LOUISVILLE, KY. Truck makers gathered here at the Mid America Trucking Show all believe the worst of the U.S. and global economic recession is over, with freight levels and truck sales now poised for a moderate recovery this year. However, the OEMs differed on how large such a truck sales increase will be, with many also believing the most profitable pastures for their wares in the days ahead may lie outside the traditional core markets of North America, Europe, and Japan.
“We’re really glad 2009 is over. It was a really difficult year,” said Kevin Flaherty, sr. vp-U.S. and Canada, for Mack Trucks Inc. “We didn’t break selling 95,000 Class 8 units in the U.S. last year and only sold 11,000 to 12,000 units in Canada. It’s difficult for the [truck manufacturing] industry to sustain itself at those levels.”
Yet Mack thinks there’s the possibility that 2010 sales could jump 20% to 30% over last year’s dismal numbers, as orders for new trucks increased over the last four to six weeks. “We’re starting to feel a bubbling of activity out there, but we’d really need a lot more positive economic indicators for the back half of 2010 to really see a 20% increase in truck sales,” Flaherty said.
“We’re definitely seeing some improvement in the market now,” noted Bill Jackson, gm for Peterbilt Motors Co., predicting Class 8 sales volumes of 120,000 to 140,000 units this year, with slightly higher sales for the medium-duty segment.
“The feeling is better among our customer base so far this year, with all key indicators saying 2010 is going to be a better year,” added Bill Kozek, gm for Kenworth Truck Co. which, like Peterbilt, is a division of Paccar.
Yet the key to any truck sales recovery, he stressed, is for truckers to get better rates to help offset the cost of new mandated emissions control technology, which has significantly increased sticker prices. “If they get better [freight] rates, then 2010 will be a good year, with 2011 even better,” Kozek noted.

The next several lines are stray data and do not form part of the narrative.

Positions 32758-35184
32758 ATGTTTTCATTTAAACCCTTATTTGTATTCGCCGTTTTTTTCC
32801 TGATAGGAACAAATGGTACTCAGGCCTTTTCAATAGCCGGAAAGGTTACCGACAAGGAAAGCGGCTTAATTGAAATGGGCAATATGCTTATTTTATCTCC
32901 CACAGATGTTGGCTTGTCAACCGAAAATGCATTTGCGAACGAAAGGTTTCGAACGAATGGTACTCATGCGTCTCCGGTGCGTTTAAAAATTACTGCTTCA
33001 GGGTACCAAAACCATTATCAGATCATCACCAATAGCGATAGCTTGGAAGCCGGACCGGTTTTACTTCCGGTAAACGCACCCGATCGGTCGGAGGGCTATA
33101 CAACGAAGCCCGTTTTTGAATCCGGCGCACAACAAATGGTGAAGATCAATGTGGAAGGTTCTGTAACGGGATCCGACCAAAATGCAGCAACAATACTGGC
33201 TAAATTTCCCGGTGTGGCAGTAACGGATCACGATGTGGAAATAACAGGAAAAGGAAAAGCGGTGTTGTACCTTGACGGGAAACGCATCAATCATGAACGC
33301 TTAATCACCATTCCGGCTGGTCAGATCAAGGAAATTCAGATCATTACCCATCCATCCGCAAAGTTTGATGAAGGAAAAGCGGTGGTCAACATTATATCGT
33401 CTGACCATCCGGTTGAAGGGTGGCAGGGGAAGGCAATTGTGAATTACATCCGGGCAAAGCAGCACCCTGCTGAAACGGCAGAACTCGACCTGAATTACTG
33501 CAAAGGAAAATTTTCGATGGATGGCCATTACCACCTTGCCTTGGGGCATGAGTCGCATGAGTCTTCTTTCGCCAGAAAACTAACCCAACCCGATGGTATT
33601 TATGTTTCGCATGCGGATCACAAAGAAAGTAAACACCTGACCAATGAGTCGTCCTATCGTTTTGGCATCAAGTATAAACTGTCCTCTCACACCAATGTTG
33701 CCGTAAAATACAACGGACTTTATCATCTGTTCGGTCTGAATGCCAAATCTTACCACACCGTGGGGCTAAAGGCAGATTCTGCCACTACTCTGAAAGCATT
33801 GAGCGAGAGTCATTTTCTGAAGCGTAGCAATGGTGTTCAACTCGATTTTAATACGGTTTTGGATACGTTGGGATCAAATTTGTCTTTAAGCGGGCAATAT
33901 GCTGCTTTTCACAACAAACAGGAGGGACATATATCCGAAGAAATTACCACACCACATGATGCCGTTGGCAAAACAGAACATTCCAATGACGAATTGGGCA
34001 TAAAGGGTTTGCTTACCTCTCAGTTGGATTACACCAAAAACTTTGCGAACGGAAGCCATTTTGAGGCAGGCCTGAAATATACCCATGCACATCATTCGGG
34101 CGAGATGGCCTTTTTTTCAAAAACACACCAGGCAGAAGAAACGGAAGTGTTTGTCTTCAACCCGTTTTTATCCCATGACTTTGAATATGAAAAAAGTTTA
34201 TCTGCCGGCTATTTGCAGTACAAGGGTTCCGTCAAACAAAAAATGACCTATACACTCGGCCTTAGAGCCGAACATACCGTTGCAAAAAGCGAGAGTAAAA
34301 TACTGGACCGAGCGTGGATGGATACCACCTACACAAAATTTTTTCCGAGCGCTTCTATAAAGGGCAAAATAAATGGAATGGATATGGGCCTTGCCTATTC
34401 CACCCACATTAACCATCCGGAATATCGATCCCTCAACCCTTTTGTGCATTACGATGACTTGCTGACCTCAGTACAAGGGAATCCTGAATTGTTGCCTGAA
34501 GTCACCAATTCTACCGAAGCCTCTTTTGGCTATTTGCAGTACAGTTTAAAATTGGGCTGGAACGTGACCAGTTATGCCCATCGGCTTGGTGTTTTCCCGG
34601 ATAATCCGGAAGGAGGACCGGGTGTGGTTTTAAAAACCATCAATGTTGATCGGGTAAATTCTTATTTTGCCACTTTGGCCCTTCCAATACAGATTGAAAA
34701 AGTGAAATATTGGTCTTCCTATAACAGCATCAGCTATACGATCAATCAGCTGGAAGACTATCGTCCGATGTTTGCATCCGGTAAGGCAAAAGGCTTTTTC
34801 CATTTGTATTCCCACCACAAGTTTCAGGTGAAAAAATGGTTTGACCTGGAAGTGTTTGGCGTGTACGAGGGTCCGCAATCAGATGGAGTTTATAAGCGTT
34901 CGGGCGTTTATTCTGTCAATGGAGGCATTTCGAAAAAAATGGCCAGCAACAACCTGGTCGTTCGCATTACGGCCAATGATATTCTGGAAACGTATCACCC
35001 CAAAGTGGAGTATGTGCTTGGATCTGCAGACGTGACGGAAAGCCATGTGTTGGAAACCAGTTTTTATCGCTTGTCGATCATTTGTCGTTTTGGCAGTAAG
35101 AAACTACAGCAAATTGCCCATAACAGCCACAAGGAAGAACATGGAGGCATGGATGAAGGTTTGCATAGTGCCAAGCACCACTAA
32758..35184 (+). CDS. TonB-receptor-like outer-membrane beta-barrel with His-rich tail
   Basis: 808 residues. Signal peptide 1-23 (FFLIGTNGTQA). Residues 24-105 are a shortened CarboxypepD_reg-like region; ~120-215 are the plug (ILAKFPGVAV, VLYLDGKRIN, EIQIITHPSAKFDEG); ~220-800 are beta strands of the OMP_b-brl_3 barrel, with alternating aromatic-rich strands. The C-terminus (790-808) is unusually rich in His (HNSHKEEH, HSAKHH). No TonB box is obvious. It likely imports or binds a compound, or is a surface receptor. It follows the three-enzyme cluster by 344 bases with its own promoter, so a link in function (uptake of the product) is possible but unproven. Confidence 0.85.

Jim Hebe, sr. vp of North American sales operations for Navistar, is more conservative in his Class 8 outlook for 2010, predicting only a 5% plus or minus swing in truck sales from 2009 – equating to between 90,000 and 110,000 Class 8 units sold this year.
By contrast, though, he believes Class 6 and 7 sales are going to really jump, climbing to 60,000 units this year over 47,000 units in 2009 – with those numbers excluding school buses, stripped-down chassis, and severe service model sales.
“We’ll see a medium-duty uptick in 2010 thanks largely to leasing companies that are coming back into the market after holding off buying new units for two years,” Hebe said.
Andreas Renschler, head of global truck and bus operations for Germany’s Daimler AG, added that economic indicators to date signal that positive trends are strengthening for commercial truck market in the U.S.
He noted that its Daimler Trucks North America (DTNA) subsidiary reported a 58% increase in new truck sales this past January compared to the same month in 2009, with that order volume holding steady into February. Consequently, Renschler is confident that the U.S. commercial truck market should experience a modest recovery this year, with sales growing 10% to 15%.
Martin Daum, DTNA’s president and CEO, echoed that confidence, noting that U.S. gross domestic product (GDP) should increase 3% to 4% through 2011. “We’re seeing signs of a more robust housing market, which is always a leading freight indicator – and freight is everything that matters to this industry,” he said.
Daum predicted that U.S. trucks sales should grow 13% this year over 2009, with year-over-year volumes growing 33% from 2010 to 2011. “The average age of the [U.S.] fleet is 6.5 years – the highest it’s been since 1986,” he stressed. “So we plan to be ready to ride the wave of recovery when it comes.”
He also noted that DTNA has received 7,000 orders so far this year from 700 customers for its 2010-compliant trucks equipped with selective catalytic reduction (SCR) technology.
Renschler added, however, that the strongest growth for truck sales in the years ahead won’t come from the traditional core markets for OEMs – North America, Europe, and Japan, which he calls “The Triad” – but rather from the “BRIC” nations of Brazil, Russia, India, and China.
“These are the growth markets and are increasingly acting as a ‘counterweight’ to declines in demand from the ‘Triad’ countries,” he said.